jueves, 14 de abril de 2016
Un poco de realismo
Del sitio web Strategic Culture Foundation rescatamos esta breve nota de Dmitri Minin sobre el reciente referéndum holandés sobre el ingreso de Ucrania en la Unión Europea. Recordemos que los ciudadanos holandeses dijeron que no. El autor de la nota sostiene que, a la larga, se les está haciendo un favor a Ucrania. Un poco de realismo ahí.
Título: The Dutch Referendum: A Storm Warning for Ukraine
Epígrafe: The results of the Dutch referendum on Ukraine’s Association Agreement with the European Union will likely turn out to be more helpful than harmful to Kiev. Brussels will also find it useful. Because the fact is – watching how this agreement between Ukraine and the EU has played out over the past year has only substantiated the most ominous predictions.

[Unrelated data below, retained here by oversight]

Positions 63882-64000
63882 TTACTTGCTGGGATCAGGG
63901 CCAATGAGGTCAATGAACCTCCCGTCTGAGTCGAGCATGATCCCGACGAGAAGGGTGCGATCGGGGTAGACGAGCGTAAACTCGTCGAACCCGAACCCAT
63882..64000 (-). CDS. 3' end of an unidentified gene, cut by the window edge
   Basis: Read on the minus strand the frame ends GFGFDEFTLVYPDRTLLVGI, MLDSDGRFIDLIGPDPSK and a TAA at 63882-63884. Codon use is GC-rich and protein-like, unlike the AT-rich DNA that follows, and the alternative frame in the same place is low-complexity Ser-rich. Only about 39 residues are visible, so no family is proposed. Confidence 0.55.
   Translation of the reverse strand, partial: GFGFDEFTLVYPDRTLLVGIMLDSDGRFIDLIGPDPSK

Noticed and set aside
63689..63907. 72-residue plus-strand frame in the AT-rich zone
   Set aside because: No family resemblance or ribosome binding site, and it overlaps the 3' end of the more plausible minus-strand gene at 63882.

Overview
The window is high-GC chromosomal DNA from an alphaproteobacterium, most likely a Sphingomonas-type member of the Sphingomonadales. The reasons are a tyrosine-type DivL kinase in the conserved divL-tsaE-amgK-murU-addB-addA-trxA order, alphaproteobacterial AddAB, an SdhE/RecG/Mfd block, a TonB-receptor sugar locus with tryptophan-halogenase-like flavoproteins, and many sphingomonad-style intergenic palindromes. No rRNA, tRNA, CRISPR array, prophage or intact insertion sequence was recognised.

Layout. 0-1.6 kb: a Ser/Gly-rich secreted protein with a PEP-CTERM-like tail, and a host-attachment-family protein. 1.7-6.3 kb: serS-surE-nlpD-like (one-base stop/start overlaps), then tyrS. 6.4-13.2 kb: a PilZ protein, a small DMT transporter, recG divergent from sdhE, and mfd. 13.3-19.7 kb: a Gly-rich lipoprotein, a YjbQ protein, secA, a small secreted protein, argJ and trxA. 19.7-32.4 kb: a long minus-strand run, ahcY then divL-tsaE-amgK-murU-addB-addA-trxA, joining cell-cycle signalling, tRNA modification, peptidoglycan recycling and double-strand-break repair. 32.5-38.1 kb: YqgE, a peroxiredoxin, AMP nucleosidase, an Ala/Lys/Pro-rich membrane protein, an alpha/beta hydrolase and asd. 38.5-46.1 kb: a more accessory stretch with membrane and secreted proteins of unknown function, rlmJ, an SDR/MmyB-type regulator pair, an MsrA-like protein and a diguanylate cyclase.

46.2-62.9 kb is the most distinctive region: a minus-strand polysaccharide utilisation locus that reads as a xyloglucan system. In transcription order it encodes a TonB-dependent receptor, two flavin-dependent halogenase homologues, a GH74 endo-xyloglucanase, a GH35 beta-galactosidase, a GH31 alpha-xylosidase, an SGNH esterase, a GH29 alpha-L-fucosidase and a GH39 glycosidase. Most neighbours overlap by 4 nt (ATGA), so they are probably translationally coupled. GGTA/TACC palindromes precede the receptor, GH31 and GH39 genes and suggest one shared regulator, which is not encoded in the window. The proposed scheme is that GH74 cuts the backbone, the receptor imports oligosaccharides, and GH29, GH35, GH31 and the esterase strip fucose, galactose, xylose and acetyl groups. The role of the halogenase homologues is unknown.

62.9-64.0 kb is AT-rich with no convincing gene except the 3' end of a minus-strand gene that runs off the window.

Texto: Ukraine’s association with the EU promises to completely gut the country’s economy in just a couple of years. There is no future for Ukrainian agriculture, nor for its industrial sector that has lost markets in the East and cannot possibly find any in the West. Ukrainian exports to all destinations continue to plummet, including those headed west. The path to Europe is blocked because of quotas and Europe’s own overproduction of food, and Russia is a no-go for both political reasons as well as the lack of strategic vision on the part of the Ukrainian government. Experts claim that the problem is not that the Dutch are particularly overly skeptical about Ukraine. Citizens of many European countries – France and Italy for example, where no referendums have been held on this issue – feel the same. It has nothing to do with «Ukrainophobia». Many of the respondents in the Netherlands who oppose the Association Agreement claimed that it would be harmful to Ukraine itself.